Home featured Tiny Love Stories: ‘My Mother Has Been a Nanny for Six Families’

Tiny Love Stories: ‘My Mother Has Been a Nanny for Six Families’

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My parents, Tibetan refugees, made a life in America, raising me and my three sisters in Queens, New York. My mother has been a nanny for six families, caring for a total of 11 children. Most of my life, I felt competition for her time, energy and affection. I used to resent when she would share pictures and stories of the children she cared for, but gradually I realized she needed to discuss her work like anyone with a full-time job. Now, as we giggle at the photos, I ask follow-up questions and feel grateful to be home with her. — Tenzin Wangmo

ImageFrom left to right, my mother, me and the child she nannies at the Queens County Farm Museum.

How to recall my grandfather’s 97 years? There was the voyage from Nazi-occupied Poland to Siberia, Uzbekistan, Paris and Cuba, ending in the Bronx. Along the way, he sold soap on the black market, posed as a Soviet officer, was a D.J. for Cuban-Jewish radio, learned eight languages, worked at bakeries, operated a dry-cleaning business, got married and had two children, six grandchildren and one great-granddaughter. Coronavirus kept us grandchildren from attending his funeral, so we video chatted to remember a man born without electricity, recalling his obsession with punctuality and ill-fitting baseball caps, recounting his dirty jokes and survival stories. — Rebecca Julie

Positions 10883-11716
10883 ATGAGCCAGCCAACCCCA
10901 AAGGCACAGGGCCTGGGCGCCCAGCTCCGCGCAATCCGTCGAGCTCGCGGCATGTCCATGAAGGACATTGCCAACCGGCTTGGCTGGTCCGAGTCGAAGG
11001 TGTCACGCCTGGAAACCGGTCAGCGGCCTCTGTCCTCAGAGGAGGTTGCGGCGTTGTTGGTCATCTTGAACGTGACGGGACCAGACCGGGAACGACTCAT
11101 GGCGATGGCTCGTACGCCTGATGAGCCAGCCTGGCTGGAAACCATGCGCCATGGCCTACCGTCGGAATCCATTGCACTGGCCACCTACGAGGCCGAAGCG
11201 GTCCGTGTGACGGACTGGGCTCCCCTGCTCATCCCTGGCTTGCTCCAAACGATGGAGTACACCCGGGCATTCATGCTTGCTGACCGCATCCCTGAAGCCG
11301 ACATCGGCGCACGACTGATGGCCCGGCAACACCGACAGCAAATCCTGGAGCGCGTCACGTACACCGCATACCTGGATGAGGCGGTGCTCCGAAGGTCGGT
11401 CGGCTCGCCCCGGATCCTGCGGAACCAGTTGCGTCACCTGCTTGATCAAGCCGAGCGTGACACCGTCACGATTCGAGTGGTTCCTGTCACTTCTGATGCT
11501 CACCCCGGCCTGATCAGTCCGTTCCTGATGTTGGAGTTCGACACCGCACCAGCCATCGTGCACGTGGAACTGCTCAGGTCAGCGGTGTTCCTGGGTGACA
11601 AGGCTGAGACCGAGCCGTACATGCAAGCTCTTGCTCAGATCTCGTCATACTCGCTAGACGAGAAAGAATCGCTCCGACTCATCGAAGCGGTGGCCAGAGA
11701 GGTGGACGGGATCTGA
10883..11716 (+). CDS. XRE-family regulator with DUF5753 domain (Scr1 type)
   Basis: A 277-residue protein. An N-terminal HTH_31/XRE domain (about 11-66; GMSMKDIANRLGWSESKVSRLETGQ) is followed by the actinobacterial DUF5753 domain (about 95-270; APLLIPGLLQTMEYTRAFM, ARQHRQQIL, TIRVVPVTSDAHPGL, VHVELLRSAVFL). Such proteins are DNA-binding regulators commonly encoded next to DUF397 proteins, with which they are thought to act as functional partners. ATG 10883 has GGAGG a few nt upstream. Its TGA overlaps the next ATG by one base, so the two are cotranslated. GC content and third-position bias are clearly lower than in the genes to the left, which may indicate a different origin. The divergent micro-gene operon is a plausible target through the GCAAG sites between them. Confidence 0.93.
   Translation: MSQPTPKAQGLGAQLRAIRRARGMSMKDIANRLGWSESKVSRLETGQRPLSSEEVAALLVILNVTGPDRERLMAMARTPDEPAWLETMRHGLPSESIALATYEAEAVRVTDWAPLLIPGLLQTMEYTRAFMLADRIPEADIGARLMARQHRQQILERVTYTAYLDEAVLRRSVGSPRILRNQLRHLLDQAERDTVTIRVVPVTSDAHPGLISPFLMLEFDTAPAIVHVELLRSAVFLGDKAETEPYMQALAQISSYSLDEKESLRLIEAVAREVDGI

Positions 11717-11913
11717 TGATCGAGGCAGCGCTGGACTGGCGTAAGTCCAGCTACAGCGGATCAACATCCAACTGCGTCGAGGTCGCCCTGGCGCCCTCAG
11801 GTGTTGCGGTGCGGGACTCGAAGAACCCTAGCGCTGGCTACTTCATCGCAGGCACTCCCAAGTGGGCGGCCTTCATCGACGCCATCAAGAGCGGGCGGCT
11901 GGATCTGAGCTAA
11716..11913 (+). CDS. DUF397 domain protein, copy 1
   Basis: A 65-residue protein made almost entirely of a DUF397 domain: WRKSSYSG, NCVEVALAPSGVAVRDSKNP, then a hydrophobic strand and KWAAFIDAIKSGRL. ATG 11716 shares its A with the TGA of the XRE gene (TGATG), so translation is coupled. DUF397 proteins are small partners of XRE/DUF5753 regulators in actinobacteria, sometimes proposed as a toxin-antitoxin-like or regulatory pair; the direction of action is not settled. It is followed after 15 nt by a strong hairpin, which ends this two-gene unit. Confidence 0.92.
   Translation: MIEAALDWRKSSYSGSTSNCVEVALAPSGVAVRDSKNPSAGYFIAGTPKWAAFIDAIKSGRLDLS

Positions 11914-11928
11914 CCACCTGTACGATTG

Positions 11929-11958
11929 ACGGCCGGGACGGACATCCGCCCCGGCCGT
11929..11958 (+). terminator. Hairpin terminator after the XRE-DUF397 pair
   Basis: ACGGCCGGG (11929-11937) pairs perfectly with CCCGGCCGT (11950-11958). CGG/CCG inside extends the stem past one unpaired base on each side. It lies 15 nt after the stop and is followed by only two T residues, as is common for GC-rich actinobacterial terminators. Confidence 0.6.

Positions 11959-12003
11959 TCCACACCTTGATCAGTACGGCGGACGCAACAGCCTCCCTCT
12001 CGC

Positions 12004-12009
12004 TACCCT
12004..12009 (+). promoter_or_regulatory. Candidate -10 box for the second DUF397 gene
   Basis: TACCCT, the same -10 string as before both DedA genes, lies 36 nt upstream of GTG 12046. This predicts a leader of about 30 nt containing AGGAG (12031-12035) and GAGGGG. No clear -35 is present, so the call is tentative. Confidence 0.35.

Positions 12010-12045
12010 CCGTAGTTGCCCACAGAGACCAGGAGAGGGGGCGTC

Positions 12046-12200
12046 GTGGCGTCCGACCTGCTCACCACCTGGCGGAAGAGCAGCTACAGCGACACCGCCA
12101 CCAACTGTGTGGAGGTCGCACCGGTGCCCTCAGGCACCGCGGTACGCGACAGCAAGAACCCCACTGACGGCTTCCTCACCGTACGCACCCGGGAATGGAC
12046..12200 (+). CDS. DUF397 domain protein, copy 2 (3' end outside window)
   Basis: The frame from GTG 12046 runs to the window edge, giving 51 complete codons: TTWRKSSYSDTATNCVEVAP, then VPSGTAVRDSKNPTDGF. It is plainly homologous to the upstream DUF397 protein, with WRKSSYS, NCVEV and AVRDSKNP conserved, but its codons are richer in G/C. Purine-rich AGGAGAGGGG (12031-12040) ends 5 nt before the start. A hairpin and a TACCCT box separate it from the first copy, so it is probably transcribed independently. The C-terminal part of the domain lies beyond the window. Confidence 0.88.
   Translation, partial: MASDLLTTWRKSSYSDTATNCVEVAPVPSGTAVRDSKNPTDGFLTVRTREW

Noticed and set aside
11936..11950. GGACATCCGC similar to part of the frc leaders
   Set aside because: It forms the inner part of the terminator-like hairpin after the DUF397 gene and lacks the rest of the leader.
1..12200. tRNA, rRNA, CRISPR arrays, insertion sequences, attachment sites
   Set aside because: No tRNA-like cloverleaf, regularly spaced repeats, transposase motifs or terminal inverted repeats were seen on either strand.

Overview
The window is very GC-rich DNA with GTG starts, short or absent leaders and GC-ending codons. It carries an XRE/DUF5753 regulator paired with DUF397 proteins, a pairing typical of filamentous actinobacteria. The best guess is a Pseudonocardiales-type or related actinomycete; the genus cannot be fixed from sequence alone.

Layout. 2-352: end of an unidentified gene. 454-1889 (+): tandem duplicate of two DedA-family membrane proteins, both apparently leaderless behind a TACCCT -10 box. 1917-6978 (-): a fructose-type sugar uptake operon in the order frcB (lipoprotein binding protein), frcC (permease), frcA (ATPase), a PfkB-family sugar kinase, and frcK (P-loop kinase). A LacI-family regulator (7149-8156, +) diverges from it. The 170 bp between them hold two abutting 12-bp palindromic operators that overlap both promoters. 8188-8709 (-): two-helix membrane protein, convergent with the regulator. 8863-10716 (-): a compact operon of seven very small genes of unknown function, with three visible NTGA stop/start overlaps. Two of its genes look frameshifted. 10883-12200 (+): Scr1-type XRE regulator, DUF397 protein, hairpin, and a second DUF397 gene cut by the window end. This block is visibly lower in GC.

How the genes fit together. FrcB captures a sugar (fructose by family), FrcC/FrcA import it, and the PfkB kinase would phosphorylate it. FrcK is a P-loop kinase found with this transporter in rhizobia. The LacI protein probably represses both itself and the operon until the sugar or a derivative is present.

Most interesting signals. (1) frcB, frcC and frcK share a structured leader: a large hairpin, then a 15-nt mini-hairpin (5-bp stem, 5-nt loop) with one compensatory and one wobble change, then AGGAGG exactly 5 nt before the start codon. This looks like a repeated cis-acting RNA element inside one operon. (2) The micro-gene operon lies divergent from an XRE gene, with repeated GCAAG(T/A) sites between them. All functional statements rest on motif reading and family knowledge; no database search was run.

He was a bartender; I waited tables at a neighboring bar. After years of acquaintanceship, I asked him out. An evening turned to morning. He hummed happily in my ear. We loved one another but we were lazy, unwilling to work on our relationship. After three years, things fell apart. On the last day in our shared home, he held me in the same bed as the first night, humming softly. Those two nights felt like bookends: one of thrilling joy, the other of terrifying grief. In the middle, it was all love. For me, it always will be. — Lucia Skinner De Gregorio

I met Ashlyn the summer after my freshman year of college. We worked as housekeepers on a Wyoming ranch. Ashlyn had debilitating obsessive-compulsive disorder, which helped her excel at her job but also could make her an insufferable co-worker. She took me under her wing and taught me, eventually becoming my friend. As our three months together ended, she thanked me neither for our bond nor our memories, but for setting the silverware the way she liked: the knives and forks perfectly aligned. “No one notices,” she said, “but I do.” — Katherine Yao

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